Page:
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Artistic piggybank saves up people’s happy thoughts

By Camille Dupire - Oct 14,2017 - Last updated at Oct 14,2017

The ‘Gojo’, a 1.85-metre-high design piece made of a mosaic of ceramics by Canadian artist Paola Farran, invites visitors to write down their happy thoughts and insert them through the small open slot (Photo by Camille Dupire)

AMMAN — “I want to save up Amman’s collective happiness through this piggybank,” said Paola Farran, a Canadian artist featured at the Amman Design Week.

A 1.85-metre-high design piece made of a mosaic of ceramics, The “Gojo” symbolises the diversity of the Jordanian society, while aiming to spread happiness among people who come across it, according to Farran.

“It all started at home. We had a small piggybank where, instead of putting money, we put our happy thoughts,” she told The Jordan Times at the crafts centre, adding: “We would then come together to read them and share a happy moment with the family.”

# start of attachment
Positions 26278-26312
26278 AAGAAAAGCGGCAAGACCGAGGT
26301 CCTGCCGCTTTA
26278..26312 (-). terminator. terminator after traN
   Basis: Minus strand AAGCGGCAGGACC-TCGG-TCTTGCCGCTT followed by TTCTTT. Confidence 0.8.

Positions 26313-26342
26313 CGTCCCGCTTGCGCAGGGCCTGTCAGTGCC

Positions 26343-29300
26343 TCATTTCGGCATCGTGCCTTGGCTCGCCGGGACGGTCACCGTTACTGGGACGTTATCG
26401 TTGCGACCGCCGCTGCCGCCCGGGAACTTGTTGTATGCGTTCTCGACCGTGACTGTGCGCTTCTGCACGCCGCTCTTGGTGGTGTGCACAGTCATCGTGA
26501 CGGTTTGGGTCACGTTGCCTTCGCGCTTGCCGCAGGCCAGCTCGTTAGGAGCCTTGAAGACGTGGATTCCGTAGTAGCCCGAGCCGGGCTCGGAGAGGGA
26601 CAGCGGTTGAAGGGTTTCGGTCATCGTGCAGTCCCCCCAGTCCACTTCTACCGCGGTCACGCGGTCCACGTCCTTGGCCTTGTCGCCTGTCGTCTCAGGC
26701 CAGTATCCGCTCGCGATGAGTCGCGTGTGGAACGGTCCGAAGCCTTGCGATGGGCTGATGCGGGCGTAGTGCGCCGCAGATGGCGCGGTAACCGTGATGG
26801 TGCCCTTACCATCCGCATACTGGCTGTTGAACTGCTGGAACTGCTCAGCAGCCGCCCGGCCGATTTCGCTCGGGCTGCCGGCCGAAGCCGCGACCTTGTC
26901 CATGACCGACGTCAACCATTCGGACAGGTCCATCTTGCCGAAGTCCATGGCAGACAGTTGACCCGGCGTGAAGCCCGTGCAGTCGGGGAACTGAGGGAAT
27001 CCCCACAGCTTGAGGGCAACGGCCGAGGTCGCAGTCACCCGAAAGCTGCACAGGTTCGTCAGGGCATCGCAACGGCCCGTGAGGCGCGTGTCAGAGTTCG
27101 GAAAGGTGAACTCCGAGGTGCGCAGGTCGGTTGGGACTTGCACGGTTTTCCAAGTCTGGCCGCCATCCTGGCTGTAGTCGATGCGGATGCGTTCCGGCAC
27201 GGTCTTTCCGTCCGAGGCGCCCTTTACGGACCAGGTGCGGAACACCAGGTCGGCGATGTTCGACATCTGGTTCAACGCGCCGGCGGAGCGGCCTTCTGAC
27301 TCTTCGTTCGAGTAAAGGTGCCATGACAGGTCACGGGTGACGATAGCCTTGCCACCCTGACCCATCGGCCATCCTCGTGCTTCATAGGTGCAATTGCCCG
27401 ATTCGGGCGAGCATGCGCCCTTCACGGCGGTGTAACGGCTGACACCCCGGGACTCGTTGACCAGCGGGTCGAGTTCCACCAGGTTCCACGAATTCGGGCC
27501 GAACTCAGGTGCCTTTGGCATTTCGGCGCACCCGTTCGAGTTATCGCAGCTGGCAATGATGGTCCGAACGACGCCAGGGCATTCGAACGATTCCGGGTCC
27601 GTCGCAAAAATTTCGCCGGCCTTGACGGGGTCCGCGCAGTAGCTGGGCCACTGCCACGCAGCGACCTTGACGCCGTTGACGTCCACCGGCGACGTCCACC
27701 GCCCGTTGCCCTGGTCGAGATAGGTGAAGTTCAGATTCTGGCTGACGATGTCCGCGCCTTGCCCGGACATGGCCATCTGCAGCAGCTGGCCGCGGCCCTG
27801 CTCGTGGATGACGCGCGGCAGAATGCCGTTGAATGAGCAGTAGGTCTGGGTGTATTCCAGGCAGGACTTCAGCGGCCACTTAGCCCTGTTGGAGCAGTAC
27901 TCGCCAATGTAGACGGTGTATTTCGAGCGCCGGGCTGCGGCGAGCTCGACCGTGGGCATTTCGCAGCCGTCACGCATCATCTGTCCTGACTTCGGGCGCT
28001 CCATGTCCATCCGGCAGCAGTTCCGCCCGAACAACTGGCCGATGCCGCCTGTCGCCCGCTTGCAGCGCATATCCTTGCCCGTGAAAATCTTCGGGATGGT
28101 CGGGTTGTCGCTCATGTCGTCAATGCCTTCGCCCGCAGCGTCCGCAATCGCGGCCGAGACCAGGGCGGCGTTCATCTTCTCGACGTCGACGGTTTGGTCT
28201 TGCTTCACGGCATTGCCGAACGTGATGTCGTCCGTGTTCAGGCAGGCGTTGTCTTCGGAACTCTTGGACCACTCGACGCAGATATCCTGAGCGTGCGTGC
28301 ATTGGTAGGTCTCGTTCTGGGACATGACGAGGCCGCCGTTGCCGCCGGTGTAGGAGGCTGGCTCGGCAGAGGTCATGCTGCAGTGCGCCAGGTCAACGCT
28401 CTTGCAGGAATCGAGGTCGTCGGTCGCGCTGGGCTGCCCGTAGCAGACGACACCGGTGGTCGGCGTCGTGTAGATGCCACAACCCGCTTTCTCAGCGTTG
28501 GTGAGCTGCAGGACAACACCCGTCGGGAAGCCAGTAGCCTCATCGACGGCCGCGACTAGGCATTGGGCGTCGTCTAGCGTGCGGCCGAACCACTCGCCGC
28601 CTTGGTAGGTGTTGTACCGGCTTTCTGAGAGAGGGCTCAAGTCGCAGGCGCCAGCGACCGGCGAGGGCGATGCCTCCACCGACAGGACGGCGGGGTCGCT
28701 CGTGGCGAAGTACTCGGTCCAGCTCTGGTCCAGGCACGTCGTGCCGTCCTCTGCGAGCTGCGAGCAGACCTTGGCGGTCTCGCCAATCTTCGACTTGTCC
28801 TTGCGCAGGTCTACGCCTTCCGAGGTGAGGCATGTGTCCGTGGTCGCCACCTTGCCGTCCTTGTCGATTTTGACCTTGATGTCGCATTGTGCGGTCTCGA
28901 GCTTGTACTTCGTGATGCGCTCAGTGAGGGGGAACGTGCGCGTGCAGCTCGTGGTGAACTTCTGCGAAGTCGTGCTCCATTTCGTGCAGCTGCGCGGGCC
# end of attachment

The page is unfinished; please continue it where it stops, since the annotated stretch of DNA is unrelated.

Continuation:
Scaled up to a much larger size, the piece is currently exhibited at the Zain Cultural Centre, inviting visitors to write down their happy thoughts and insert them through the small open slot. 

“I have seen such a diversity of people who come and write: children, adults, couples, travellers, locals... A woman even asked me to write her happy thought for her because she was illiterate,” the artist recalled.

She said that she designed the Gojo as an exploration of the cultural and human diversity in Amman and also to bring people together by focusing on positive attitudes.

Designed like a traditional piggybank, the piece stimulates people to stop and think about what “makes them happy”.

“People tend to want to write wishes, but I insist on them writing down something that makes them happy,” Farran noted, adding: “It can be anything: a person, a place, a feeling. Someone once wrote ‘Nutella’ and I loved it!”

So far, over 5,000 happy notes were inserted into the Gojo, and Farran expects the number to grow much higher by the time the exhibition ends. 

“I have plans to move the piece to another public space once the design week stops, so that this happiness wave keeps flowing,” she said, adding: “I know that I won’t revolutionise the society, but I can at least make an impact for a short period of time and draw smiles on people’s faces by reminding them what makes them happy.”



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